traveled to the Portuguese capital after the Paris collections to discover whether Portuguese fashion energy is kinetic.
Little is known about fashions coming out of Portugal, but from our observations, many designers are taking their cues from
the outside, and designs are leaning toward a challenging silhouette and alternative styling. Dino Alves was the first to
show in the week, and his unisex collection mixed everything from sporty separates to frilly trimmed baby doll dresses to
muscle tees, all with his models covered in body stockings accessorized with crosses and crystal and wearing platform Nikes.
With close to 100 looks, it was difficult to get a full sense of the collection, but the designer rescued himself with a photo
installation at the end of the week that more clearly demonstrated the creative depth of his clothing. Luis Buchinho played with shapes (voluminous silk tops with collapsing shoulders, tulip skirts, and oversized shorts), and came out tops
using steel gray satins, pearly golds, and midnight blues to achieve an urban chicness based in hip Mediterranea. This kind
of balance was a rare treat among the shows.
Alexandra Moura showed range in a lineup of off-the-shoulder dresses in pale greens, purples, and black and white. She threw in jeans to
work with ruffled boleros, slinky tees, and tie-waist cotton jackets. However, the collection of boxy looks for men left us
cold. Leading the pack of avant-gardists was guest designer Gloria Coelho from São Paulo, who brought her heavily worked collection in sober blacks and near whites to Lisbon. Several dresses sported
tiny ruffles and fine pleating that embellished hems and cris-crossed busts, while tops came with repetitive bows. Coelho
placed underwire into many of her skirts and showed them with short jackets for emphasis. She succeeded by keeping the collection
relatively small, while experimenters such as Ana Salazar lost audiences by proposing too many disparate components in a collection of about 100 looks. Ricardo Dourado‘s presentation also had many ideas but ended up losing its focus, attempting to capture inspiration from such vastly different
sources as Herve Leger and Issey Miyake. From the banded skirts to the origami-inspired pleating, it was a collection with a host of challenges — namely, finding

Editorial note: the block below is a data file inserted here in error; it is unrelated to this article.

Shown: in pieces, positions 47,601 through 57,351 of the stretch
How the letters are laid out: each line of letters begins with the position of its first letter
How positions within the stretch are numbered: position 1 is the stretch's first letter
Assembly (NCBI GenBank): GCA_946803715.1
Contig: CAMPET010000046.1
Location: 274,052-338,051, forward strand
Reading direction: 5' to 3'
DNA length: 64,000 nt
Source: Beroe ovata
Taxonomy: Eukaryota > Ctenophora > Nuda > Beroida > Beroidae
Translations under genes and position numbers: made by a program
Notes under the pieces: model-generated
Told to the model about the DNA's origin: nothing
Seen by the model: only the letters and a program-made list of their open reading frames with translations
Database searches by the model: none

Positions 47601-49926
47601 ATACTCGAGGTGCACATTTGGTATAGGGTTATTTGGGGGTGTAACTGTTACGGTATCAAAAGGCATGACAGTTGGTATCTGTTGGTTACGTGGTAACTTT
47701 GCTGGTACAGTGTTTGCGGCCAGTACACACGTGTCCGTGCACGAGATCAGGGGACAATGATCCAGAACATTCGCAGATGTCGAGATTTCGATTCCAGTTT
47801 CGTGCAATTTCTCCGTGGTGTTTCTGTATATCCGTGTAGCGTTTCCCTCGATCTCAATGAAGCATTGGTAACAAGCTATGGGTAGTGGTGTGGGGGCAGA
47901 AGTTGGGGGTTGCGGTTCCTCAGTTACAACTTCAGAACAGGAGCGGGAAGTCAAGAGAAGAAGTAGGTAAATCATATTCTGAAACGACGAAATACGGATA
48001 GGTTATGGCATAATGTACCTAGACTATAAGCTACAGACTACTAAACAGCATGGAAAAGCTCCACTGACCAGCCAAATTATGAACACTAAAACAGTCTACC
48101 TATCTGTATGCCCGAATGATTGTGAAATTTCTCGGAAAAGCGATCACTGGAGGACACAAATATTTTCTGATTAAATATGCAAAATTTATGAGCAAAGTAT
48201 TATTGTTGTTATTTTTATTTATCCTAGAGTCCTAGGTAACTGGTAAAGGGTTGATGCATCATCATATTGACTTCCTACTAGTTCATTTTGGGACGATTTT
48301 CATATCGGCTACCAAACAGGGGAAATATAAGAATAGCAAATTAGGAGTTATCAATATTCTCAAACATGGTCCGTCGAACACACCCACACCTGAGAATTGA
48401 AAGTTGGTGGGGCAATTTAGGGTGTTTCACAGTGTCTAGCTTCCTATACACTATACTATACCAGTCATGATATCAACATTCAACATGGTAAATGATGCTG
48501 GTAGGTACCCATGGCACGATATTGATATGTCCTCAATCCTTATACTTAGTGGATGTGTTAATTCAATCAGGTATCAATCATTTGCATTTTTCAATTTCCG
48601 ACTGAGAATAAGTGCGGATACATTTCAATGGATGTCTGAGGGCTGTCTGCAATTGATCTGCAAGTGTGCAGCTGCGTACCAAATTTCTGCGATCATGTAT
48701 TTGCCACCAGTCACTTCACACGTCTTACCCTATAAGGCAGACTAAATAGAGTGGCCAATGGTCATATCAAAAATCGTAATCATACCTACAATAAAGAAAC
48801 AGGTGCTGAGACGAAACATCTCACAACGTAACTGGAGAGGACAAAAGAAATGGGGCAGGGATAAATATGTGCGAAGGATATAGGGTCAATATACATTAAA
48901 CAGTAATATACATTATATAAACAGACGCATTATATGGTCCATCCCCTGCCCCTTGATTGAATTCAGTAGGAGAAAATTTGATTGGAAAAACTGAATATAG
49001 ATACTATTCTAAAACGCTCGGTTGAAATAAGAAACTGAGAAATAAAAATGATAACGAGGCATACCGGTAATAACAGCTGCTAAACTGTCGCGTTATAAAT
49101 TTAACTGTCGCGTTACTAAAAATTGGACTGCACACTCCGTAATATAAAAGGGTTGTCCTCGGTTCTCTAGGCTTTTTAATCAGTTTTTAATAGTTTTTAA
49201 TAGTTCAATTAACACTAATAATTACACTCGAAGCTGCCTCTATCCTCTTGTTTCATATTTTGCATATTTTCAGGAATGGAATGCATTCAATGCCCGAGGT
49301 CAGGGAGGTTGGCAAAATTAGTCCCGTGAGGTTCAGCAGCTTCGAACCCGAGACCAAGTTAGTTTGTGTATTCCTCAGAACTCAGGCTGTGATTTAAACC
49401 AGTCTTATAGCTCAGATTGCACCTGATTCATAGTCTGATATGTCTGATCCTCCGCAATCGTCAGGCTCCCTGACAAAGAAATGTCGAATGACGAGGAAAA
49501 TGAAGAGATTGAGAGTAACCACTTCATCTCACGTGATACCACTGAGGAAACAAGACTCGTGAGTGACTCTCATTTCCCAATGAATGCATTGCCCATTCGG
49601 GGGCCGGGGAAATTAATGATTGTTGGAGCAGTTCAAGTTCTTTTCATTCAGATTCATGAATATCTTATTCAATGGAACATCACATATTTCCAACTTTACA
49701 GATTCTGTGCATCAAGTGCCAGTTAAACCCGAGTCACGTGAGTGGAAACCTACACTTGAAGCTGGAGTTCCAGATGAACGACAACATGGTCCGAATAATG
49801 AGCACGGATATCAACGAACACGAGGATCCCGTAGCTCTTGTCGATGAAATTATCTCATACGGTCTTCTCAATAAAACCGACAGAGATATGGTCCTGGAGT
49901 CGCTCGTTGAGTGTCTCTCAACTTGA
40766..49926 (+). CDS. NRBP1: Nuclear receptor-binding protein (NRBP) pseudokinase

a common thread.
The over-the-top strain in the spicy Portuguese culture was evidenced at Felipe Faisca, where mucho flesh peeped through lingerie-inspired
diaphanous separates. Anabela Baldaque‘s OTT girly parade turned out short silky dresses, a few in murky floral prints. Katty Xiomara found her formula mostly in short silhouettes, showing off cascading ruffles and drippy T-shirt fabric. But the wide ribbon-laced
clunky shoes she accessorized with were a misfire. Alves and Goncales were the only ones to show away from the museum site,
taking their collection to a sprawling showroom where Portuguese actresses and film stars turned out in droves to support
one of the week’s highest profilers. Alves and Goncales OTT spring was composed entirely of short skirts and dresses in a
slew of fabrics — a bold proposition considering most of the hoity-toity women in the audience were not built for such looks.
Dance swirled in at Jose Antonio Tenente‘s show, where satin ribbons, mainly in white and beige palettes, were everywhere, and ties and knotting covered evening dresses
and formal wear. Men complemented with various tuxedo looks. Everything was color blocked and theatrical at Aleksandar Protich — most of his looks were white bodies with black outlines, but the odd departure showed black-bodied satin tops with white
There were a few showings of taut looks for men, as seen in the military inspired white-belted suits and tuxedo ensembles
at Miguel Vieira and the Cuban theme at the Pedro Maurao show. When not pulled together, they were wonderfully underdressed in gratuitous
parades of bronzed-flesh-baring skimpy suits. Osvaldo Martins opened his presentation with a bevy of male beauties decked in swimwear worn with suspenders and ties. Nuno Gama’s nautical-themed
collection was filled with tons of knits and forgettable T-shirts, but the easy scanty men’s bikini was a real crowd pleaser.
What Portuguese designers lack in originality, they make up for by embracing fashion as entertainment, putting on theatrical
shows, and not being ashamed of using a hot man in a bathing suit to command attention.
Photo installation by Dino Alves
Luís Buchinho s/s ’07
Gloria Coelho s/s ’07
Katty Xiomara s/s ’07
Alexandra Moura s/s ’07
Miguel Vieira s/s ’07
Aleksandar Protich s/s ’07
Osvaldo Martins s/s ’07